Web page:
In 2007, a group of bicyclist bloggers on an “energy tour” of the Big Sky State peddled into Choteau, Montana. The rabble of college students had already toured some 500 miles and seen sites including an oil refinery and a 90-turbine wind farm. Tired and dirty, they rested while waiting for the latest member of their crew to join them. The newcomer was Bill Stanley, director of the Global Climate Change Initiative at The Nature Conservancy.

Stanley’s wife suggested that the journey might be an ideal working vacation, and he jumped at the chance. “I don’t often get the opportunity to see how ordinary people view climate change issues in their communities,” he says. Before he donned his bike helmet and spandex and hit the road, Plenty spoke with Stanley about carbon dioxide caps, developing a public-access climate change website, and motivating people to take action.

Why did The Nature Conservancy (TNC) wade into the climate crisis?

Science has driven us to get involved, not politics. John Wiens, our chief scientist at TNC, says that climate change is the biggest threat to our mission. We began to address climate change in 1995. From 1995 to 2004, TNC focused almost entirely on forest preservation. Statistics show that around 20 percent of the greenhouse gases released every year are due to deforestation. This became our focus because it was an area where we were well-disposed to make difference. Then, in 2004, we started to weigh-in for emissions constraints and we began to target certain states and certain policy-makers.

How does TNC’s strong relationship with land owners and land managers around the world influence your strategic approach to climate change?

There is a risk of developing elitism within any large NGO, and it is a challenge to maintain strong grassroots connections. TNC has cultivated local relationships around the globe, and that makes it easier for us to tell the human story of climate change. We have access to many different voices in many parts of the world, which helps us set priorities that will have the greatest impact globally.

Do you see an opportunity for an unprecedented level of cooperation between private and public entities?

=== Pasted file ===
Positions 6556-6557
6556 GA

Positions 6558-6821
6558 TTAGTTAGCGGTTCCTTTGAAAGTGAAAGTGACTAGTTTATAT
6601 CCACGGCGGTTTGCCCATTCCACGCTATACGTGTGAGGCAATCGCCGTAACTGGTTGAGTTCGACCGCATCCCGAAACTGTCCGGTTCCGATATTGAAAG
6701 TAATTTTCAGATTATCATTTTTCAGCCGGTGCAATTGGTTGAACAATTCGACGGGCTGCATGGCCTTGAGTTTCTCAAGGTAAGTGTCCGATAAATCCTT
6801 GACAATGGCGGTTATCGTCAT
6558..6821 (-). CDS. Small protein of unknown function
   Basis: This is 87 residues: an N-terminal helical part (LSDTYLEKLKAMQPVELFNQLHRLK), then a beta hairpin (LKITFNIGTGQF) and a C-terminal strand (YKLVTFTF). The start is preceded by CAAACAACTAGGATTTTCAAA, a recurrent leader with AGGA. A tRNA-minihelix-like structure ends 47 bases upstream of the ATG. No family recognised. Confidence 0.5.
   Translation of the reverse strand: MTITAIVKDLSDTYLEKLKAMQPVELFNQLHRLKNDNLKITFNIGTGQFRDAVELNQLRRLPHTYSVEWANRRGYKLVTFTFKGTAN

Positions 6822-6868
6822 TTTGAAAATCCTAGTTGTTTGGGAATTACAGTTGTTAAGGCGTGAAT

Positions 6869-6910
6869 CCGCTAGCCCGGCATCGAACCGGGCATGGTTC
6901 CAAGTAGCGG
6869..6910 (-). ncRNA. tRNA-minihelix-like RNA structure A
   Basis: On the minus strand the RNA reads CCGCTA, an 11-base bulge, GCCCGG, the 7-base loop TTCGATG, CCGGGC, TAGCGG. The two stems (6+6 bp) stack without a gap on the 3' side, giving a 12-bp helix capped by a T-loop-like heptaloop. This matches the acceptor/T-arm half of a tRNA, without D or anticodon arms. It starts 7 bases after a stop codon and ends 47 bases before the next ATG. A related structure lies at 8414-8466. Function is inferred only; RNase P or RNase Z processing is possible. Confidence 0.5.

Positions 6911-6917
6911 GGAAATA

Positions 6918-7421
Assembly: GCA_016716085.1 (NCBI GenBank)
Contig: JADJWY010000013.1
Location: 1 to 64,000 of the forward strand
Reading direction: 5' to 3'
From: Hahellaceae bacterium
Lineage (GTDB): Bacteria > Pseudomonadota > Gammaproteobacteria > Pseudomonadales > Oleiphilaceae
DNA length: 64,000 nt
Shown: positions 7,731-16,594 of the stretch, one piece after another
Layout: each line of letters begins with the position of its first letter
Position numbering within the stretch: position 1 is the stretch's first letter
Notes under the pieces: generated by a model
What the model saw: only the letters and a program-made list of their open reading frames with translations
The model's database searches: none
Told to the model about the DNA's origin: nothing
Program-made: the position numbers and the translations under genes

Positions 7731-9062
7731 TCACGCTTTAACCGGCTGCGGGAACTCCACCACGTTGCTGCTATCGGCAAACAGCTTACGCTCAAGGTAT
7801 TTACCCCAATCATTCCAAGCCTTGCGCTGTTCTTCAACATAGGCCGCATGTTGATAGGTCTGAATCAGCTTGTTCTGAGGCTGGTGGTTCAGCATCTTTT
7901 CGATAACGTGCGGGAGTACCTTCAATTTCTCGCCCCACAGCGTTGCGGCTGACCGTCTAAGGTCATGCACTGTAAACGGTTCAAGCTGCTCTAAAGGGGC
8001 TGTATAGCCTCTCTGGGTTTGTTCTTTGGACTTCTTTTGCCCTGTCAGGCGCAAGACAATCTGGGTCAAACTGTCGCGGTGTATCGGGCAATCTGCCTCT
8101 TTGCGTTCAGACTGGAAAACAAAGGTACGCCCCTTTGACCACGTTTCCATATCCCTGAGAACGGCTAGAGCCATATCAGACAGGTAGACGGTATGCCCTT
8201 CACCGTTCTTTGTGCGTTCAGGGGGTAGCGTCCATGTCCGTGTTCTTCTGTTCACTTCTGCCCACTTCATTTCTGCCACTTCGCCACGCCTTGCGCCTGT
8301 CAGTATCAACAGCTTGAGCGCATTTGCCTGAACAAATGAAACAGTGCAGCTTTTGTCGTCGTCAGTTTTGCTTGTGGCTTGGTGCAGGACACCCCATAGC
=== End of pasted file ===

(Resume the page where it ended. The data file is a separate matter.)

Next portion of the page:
Absolutely. It is starting to happen, and to deal with climate change that cooperation needs to increase exponentially. To give you one example, we are involved in developing projects to reduce CO2 emissions from deforestation through a program called the Climate, Community, and Biodiversity Alliance. This alliance has brought together organizations ranging from British Petroleum, to CARE, to the governments and local communities in China and elsewhere that are benefiting from the program. It is a start, but needs to be multiplied thousands of times over.

When it comes to climate change, what are the primary goals of TNC?

First, we want to mobilize government action. We are advocating for mandatory CO2 caps in the US, and for an international climate agreement that includes all major emitters. TNC was born in the US and we feel strongly that we need to get our own house in order. 

Second, we are using science to reveal how much CO2 is being pulled out of the atmosphere by forests so that we can better justify the need to decrease deforestation. Statistics show that if we could halt deforestation by 2050 the world would be 15 percent closer to CO2 stabilization.

Third, we are conducting climate change impact assessments all over the world. We are also testing ways of managing our conservation programs through resilient conservation design. Many landscapes will not survive climate change. So, we’re looking for intact wildlife corridors and higher elevations where plants and animals can move.

How do you motivate people to take action?

I find it effective to talk about the impacts of climate change on those activities that many people enjoy—camping, hiking, fishing, skiing, and watching wildlife. A key tactic for reaching the average person is to make information on climate change impacts highly accessible. Right now, TNC is developing a website where citizens can punch in their zip code and receive up-to-date climate data for their area. One goal is to make climate change a local concern. TNC is on the cutting edge. We don’t want to keep this information to ourselves. We want to share these resources with everyone.

Story by Gabriel Furshong. This article originally appeared in Plenty in July 2007.

Copyright Environ Press 2007

Seeds of change
Bill Stanley says The Nature Conservancy aims to make climate change a local concern.